During our tour, in one particular collaboration with Professor Karaikudi Subramanian, performer of the veena (a large plucked lute with two large resonating gourds, and the oldest Indian classical string instrument) we had the chance to explore these complexities of Indian music. We spent five days in residence in his beautiful music institute called Bhraddvani in Chennai working towards a public performance. I have been studying Indian classical music for over a decade on the 25-stringed lute called sarode, but for Martin and Dennis it was a steep learning curve to attempt to engage with the full intricacies of raga and tala in just a few short days. While we enjoyed and respected each other’s music, it took hours of talking, listening, translation, negotiation and compromise to come up with something for a stage performance.

Chasing the Squirrel
In a strange twist of fate, through Cork/Chennai consultant Áine Edwards, we also met the great accordion player Tony MacMahon, who was at that time staying in India. It was perhaps through something of the heartfelt world of Irish music that Tony represents that we actually came to our most successful collaboration. Tony has been a regular visitor to India for many years, and through Áine had been introduced to Professor Subramanian and his school in Chennai. Tony had been very moved by the veena and Indian music in general and I had met him in Ireland at several Indian classical concerts. It was through these connections that I came to know of the Professor’s music and the original idea for an Irish–Indian collaboration began.

During our week of collaboration with the Professor, Martin and Dennis performed one evening for a group of children and parents. As a final piece, a lullaby for them as they went home, Martin played the tune ‘Chasing the Squirrel’, more commonly called ‘Hunting the Squirrel’. Although the tune is possibly of English origin, it has been transformed and subsumed by the processes of Irish traditional music. The mood or bava created by this piece was as instantly efficacious as that of any raga. The squirrel also represents an incarnation of love in the Hindu tradition and its three stripes are said to have come from the soft loving touch of the God Rama.

Out of all the melodies we had been attempting in our collaborations, this was the first one by which the Professor was immediately moved. He translated the melody into Indian notation called sargam (Sa, Re, Ga, ma, Pa, Dha, Ni, Sa), which resembles tonic solfa in the western tradition, and also wrote his own lyrics in Sanskrit based on the metaphysical symbolism of the squirrel. The resulting rendition, which is the final piece in Myles O’Reilly’s wonderful film, The Sound of a Country, was perhaps the highlight of the entire two-week tour. There is something about the combination of the Professor’s voice and the simplicity of the melody that captured the spirit of exploration that initiated the tour in the first place.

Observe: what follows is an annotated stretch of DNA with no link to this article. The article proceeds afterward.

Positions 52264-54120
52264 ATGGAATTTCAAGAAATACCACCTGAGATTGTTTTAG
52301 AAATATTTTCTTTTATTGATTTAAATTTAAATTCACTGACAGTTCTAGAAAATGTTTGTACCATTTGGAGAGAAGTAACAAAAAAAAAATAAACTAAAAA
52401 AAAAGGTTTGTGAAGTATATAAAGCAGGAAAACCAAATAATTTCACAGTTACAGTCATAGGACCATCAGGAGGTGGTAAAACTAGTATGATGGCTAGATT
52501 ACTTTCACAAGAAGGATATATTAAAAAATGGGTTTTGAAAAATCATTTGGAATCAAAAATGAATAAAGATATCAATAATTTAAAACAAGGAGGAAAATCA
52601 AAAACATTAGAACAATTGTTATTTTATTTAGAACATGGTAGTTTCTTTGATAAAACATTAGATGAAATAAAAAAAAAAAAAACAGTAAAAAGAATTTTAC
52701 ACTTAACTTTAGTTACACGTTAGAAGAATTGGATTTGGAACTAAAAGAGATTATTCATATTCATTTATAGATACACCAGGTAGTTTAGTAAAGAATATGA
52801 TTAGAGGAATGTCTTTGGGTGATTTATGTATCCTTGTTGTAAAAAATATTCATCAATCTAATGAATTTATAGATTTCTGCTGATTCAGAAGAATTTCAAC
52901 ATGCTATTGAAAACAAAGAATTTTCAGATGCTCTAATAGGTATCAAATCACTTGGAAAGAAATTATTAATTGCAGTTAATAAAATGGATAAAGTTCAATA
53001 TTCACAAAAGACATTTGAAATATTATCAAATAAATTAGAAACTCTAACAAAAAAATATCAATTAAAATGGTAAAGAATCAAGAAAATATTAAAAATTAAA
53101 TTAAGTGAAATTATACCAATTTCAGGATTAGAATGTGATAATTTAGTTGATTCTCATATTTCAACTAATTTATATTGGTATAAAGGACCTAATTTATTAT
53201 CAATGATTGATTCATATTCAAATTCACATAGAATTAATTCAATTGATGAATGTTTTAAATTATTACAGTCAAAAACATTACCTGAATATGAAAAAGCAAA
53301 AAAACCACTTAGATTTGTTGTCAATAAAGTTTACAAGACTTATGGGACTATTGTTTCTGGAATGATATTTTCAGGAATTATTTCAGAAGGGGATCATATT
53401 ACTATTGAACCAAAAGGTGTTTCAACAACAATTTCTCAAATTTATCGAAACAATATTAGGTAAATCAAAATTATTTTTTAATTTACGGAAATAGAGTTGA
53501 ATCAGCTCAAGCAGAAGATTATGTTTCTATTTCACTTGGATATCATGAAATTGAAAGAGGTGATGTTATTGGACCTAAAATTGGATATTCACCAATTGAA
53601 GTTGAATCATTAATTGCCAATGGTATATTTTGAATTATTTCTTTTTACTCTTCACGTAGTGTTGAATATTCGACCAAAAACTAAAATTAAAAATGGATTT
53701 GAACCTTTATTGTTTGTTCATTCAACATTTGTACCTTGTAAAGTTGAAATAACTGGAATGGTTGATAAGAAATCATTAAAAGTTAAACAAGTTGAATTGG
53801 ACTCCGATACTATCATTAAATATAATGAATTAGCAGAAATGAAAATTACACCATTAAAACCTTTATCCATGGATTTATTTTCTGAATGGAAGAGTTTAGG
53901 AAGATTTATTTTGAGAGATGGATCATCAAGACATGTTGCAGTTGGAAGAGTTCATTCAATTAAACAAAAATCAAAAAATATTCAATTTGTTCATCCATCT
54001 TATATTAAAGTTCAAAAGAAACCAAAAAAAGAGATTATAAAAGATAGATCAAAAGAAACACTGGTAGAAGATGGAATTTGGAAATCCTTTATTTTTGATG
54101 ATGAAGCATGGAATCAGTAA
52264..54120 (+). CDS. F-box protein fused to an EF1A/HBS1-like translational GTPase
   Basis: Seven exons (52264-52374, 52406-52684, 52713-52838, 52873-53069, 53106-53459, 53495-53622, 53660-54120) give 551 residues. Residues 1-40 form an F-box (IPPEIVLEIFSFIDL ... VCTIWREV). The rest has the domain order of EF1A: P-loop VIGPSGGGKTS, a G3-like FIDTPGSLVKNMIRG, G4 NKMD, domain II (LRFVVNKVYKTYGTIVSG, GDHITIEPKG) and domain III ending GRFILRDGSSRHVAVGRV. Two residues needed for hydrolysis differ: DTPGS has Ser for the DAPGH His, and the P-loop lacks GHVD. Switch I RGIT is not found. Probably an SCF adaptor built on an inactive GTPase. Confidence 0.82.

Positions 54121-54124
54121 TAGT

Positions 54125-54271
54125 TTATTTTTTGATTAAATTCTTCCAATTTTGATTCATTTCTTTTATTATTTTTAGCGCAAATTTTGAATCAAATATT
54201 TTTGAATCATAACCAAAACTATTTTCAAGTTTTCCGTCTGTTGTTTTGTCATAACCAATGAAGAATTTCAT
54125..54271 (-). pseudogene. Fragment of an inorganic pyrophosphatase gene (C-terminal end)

The piece begins with the resonating sound of the tambura, the four-stringed drone instrument that sets the tonic ground for the melody. The Professor then introduces the melody using his voice and the names of the Indian notes (Pa, Pa, Dha, Pa, Gha, Sa, Re, Ga, Re, Sa, Sa, Re, Ga, Re, Sa). On the second round of the melody Martin and Dennis join in while the Professor continues to sing and adds some simple notes on the veena. The piece continues to build as I join on the sarode for the third round of the tune using meend, the sliding ornaments of Indian classical music. For the final round of the melody the sarode begins to improvise somewhat over the continuing voice, fiddle and guitar and closes with the tonic note Sa and the ever-present tambura drone. In this version of the piece, the Professor does not sing the Sanskrit translation, although he has informed me of a performance after the tour where a group of children from his music academy sang this verse in a local temple.

While Irish and Indian music are, at their surface structures, worlds apart, it seems it is possible for musicians to enter into a deep communion that can transcend both complex philosophies and cultural differences, and sometimes all that is needed is the simplest of tunes.

The concert tour of India by Martin Hayes, Dennis Cahill and Matthew Noone was supported by Culture Ireland, and the Irish Embassy in New Delhi.

Watch the performance of ‘Chasing the Squirrel’ from Myles O’Reilly’s film The Sound of a Country (starts at 31:16):

Listen on Souncloud here:

www.arbutusyarns.net
www.martinhayes.com

Published on 5 May 2015

Matthew Noone has studied North Indian classical music on sarode with Sougata Roy Chowdhury from Kolkata and K. Sridhar in the UK. He is currently undertaking a PhD through Arts Practice in the Irish World Academy of Music and Dance in the University of Limerick and is an Irish Research Council scholar.